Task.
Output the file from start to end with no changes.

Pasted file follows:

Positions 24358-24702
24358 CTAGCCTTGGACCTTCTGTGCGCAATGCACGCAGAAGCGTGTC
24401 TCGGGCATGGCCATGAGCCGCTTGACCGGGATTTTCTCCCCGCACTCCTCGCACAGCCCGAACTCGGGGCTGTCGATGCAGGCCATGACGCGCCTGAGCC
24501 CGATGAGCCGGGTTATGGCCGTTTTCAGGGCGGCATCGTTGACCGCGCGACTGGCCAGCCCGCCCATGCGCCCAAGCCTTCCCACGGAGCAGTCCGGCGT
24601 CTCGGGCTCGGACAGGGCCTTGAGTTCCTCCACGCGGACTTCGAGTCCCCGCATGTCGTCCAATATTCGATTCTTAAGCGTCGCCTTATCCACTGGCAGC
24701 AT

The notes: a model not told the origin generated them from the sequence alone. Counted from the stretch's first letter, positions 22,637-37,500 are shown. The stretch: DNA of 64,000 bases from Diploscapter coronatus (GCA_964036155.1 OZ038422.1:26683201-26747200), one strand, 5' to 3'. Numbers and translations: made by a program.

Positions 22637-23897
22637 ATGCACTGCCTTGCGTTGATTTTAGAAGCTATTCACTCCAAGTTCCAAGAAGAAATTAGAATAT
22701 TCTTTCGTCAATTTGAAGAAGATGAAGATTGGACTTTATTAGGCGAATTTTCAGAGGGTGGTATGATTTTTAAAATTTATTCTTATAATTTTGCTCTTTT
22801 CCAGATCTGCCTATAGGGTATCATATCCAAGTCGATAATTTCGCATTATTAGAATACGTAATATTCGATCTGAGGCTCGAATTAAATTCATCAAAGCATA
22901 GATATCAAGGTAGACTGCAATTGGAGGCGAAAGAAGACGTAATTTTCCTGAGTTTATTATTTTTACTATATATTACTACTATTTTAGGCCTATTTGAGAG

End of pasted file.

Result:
Positions 24358-24702
24358 CTAGCCTTGGACCTTCTGTGCGCAATGCACGCAGAAGCGTGTC
24401 TCGGGCATGGCCATGAGCCGCTTGACCGGGATTTTCTCCCCGCACTCCTCGCACAGCCCGAACTCGGGGCTGTCGATGCAGGCCATGACGCGCCTGAGCC
24501 CGATGAGCCGGGTTATGGCCGTTTTCAGGGCGGCATCGTTGACCGCGCGACTGGCCAGCCCGCCCATGCGCCCAAGCCTTCCCACGGAGCAGTCCGGCGT
24601 CTCGGGCTCGGACAGGGCCTTGAGTTCCTCCACGCGGACTTCGAGTCCCCGCATGTCGTCCAATATTCGATTCTTAAGCGTCGCCTTATCCACTGGCAGC
24701 AT

The notes: a model not told the origin generated them from the sequence alone. Counted from the stretch's first letter, positions 22,637-37,500 are shown. The stretch: DNA of 64,000 bases from Diploscapter coronatus (GCA_964036155.1 OZ038422.1:26683201-26747200), one strand, 5' to 3'. Numbers and translations: made by a program.

Positions 22637-23897
22637 ATGCACTGCCTTGCGTTGATTTTAGAAGCTATTCACTCCAAGTTCCAAGAAGAAATTAGAATAT
22701 TCTTTCGTCAATTTGAAGAAGATGAAGATTGGACTTTATTAGGCGAATTTTCAGAGGGTGGTATGATTTTTAAAATTTATTCTTATAATTTTGCTCTTTT
22801 CCAGATCTGCCTATAGGGTATCATATCCAAGTCGATAATTTCGCATTATTAGAATACGTAATATTCGATCTGAGGCTCGAATTAAATTCATCAAAGCATA
22901 GATATCAAGGTAGACTGCAATTGGAGGCGAAAGAAGACGTAATTTTCCTGAGTTTATTATTTTTACTATATATTACTACTATTTTAGGCCTATTTGAGAG